There are many, many, many arguments opposing and supporting the presence of dialects in the linguistic environment that people want to raise their children (and grandchildren) in.

To me, there are many good reasons for my support of the continued use and presence for Hokkien in my daily life and for me to call for other people to support the use and presence of Hokkien in the younger generation, some of which include the ability to converse with the elderly, the ability to understand conversations that go on during family gatherings when my relatives switch to speaking Hokkien, the ability to understand the Taiwanese words that get sprinkled in Taiwanese variety shows.

I’m not only referring to the Chinese dialects. Mandarin and other ‘mother tongues’ of Singaporeans have been under the attack of the increasing trend of parents who choose to speak primarily English to their children. Let’s leave out the fact that most of them are speaking the non-standard variety of English (aka Singlish) but have the illusion that they are teaching their children good standard English.

The most important reason I have for wanting parents to speak their real mother tongue (i.e. the language their own parents spoke to them in when they were growing up) is this: I don’t wish for the younger generation (my children or nieces and nephews) to end up being only able to have limited conversations with their grandparents (i.e. my parents, who are most conversant in Hokkien), that is, conversations that don’t go past, “Have you eaten?” and “What do you want to eat?”. This is the kind of conversations some of my peers have with their grandparents now and it is sad. There is no one to fault specifically, because it is a culmination of many factors that include a government that didn’t have much options but to prioritise economic concerns over sociolinguistic impact, uninformed and misinformed parents with no access to proper knowledge to find out if learning dialects really impedes a child’s ability to learn other languages (it does not), and recycled misinformed brainwashing.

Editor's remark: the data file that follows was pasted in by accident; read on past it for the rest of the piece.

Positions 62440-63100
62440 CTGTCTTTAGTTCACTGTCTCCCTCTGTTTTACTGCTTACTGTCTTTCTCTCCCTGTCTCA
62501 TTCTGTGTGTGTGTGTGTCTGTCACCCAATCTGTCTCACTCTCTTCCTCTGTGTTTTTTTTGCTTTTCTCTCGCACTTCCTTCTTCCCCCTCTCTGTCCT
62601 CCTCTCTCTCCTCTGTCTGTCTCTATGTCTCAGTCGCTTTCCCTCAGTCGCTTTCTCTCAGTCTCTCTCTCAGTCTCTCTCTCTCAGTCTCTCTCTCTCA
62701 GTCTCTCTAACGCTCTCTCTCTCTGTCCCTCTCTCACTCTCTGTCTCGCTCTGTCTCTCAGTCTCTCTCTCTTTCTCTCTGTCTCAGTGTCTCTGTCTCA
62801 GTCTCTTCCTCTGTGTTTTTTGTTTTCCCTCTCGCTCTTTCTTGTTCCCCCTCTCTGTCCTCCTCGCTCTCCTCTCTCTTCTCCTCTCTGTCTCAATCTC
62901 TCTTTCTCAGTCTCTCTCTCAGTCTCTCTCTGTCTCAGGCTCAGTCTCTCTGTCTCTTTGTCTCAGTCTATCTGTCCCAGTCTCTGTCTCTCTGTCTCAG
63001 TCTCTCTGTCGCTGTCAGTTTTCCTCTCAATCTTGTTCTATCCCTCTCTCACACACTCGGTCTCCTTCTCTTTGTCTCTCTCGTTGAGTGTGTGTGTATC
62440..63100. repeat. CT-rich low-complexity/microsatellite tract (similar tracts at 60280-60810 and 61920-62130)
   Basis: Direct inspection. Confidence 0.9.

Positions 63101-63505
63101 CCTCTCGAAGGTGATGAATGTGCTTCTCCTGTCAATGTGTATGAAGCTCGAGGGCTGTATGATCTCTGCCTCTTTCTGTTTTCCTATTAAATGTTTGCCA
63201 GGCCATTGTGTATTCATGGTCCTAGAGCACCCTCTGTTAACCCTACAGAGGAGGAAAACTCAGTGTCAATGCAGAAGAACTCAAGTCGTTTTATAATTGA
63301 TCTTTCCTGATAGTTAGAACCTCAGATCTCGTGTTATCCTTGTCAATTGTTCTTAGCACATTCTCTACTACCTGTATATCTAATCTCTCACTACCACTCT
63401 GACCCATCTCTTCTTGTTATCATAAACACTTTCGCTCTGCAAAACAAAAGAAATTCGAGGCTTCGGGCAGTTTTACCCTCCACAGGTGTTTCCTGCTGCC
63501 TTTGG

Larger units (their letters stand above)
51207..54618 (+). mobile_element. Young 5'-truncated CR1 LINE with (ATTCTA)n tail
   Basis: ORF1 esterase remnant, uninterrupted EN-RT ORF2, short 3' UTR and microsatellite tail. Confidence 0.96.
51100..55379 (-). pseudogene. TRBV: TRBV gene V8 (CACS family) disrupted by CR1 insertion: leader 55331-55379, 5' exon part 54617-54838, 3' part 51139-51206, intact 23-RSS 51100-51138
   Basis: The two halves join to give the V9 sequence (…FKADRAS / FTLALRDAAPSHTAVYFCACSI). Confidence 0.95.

The thing is, now, the parents of today come from a generation who has had access to proper formal education and continues to have the ability to access information to educate themselves further. They now have the ability to voice out worries in forums and be heard by many others who may share the same concern.

To me, it is just a very wrong thing if my niece grows up to be a non-Hokkien-understanding or not-fluent-in-Mandarin gantang if my mother is the one who has spent a lot of time and effort being her main caretaker and is the person who raised her father (my brother). It is just very wrong if my mother has to cobble together broken English sentences just to try and communicate with her grandchild.

Do you not see?

It will be a “Have you eaten?” limited grandparent-grandchild relationship all over again.